Vietnamese Prime Minister Nguyen Tan Dung has said his government will consider taking legal action against China to resolve the dispute. In March, the Philippines submitted a case to an arbitration tribunal in The Hague, challenging China’s claims in the East Sea.
During separate meetings with Yang on Wednesday, Vietnamese leaders continued to slam the deployment of China’s first rig.
Prime Minister Nguyen Tan Dung said that the act seriously violated Vietnam’s sovereignty and breached international law. China’s actions also “hurt the sentiment of the Vietnamese people,” Dung said. He demanded that China withdraw the rig and its armada from Vietnamese waters .
Later the same day, Communist Party Chief Nguyen Phu Trong described Vietnam’s sovereignty over the Paracel and Spratly islands in the East Sea as “irreversible”.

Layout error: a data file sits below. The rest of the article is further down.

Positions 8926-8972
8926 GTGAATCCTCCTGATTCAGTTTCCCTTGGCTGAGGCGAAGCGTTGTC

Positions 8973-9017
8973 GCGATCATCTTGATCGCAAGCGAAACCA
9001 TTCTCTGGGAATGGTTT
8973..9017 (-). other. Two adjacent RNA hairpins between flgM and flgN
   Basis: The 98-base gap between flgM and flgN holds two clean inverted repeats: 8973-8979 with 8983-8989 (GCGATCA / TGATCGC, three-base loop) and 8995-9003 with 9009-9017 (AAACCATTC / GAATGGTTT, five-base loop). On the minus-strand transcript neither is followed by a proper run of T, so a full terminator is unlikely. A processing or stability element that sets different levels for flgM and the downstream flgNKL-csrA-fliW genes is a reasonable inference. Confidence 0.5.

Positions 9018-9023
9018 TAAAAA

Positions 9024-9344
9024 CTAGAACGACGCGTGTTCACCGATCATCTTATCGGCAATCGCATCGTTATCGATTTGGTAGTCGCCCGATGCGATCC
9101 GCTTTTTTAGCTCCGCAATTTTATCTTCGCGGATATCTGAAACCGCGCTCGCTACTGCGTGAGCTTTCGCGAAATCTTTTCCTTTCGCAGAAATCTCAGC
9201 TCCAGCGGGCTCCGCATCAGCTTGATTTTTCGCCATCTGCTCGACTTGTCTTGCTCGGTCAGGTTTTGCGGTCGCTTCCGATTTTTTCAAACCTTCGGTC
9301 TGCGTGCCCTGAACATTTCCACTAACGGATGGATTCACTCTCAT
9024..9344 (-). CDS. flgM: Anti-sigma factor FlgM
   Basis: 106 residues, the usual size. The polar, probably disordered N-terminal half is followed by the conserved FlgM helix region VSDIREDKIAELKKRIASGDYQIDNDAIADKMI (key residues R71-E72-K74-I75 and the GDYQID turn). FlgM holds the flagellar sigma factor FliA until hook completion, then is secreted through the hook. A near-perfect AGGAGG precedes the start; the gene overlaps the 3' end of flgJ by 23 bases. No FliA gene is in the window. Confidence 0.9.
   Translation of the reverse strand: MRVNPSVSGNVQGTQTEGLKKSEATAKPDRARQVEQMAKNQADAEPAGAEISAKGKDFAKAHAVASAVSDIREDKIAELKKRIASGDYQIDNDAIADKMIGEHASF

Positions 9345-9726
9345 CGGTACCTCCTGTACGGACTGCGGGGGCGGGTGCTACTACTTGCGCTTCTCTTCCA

A statement released by the Chinese foreign ministry described Yang, China’s most senior diplomat (who outranks even its foreign minister) as telling Trong that both countries should try and resolve their differences no matter how hard that seemed.
China will “take all necessary measures to safeguard its national sovereignty,” the statement quoted Yang as saying.
Beijing routinely outlines the scope of its claims by referring to maps featuring a nine-dashed line–a demarcation that takes in about 90 percent of the 3.5 million square kilometer East Sea.
Chinese maps featuring the line have been emphatically rejected by international geographers. Moreover, the maps fly in the face of competing claims from four members of the Association of Southeast Asian Nations (ASEAN) – Vietnam, the Philippines, Malaysia and Brunei.
Analysts say that by deploying these rigs, China seeks to reinforce what it believes is its legitimate operation in the resources- and oil-rich East Sea.
“I do believe that China is not backing down from its claim,” Dennis McCornac, a professor at Loyola University Maryland in Baltimore, told Thanh Nien News.“ To do so would invite shame so they are playing more the role of the bully.”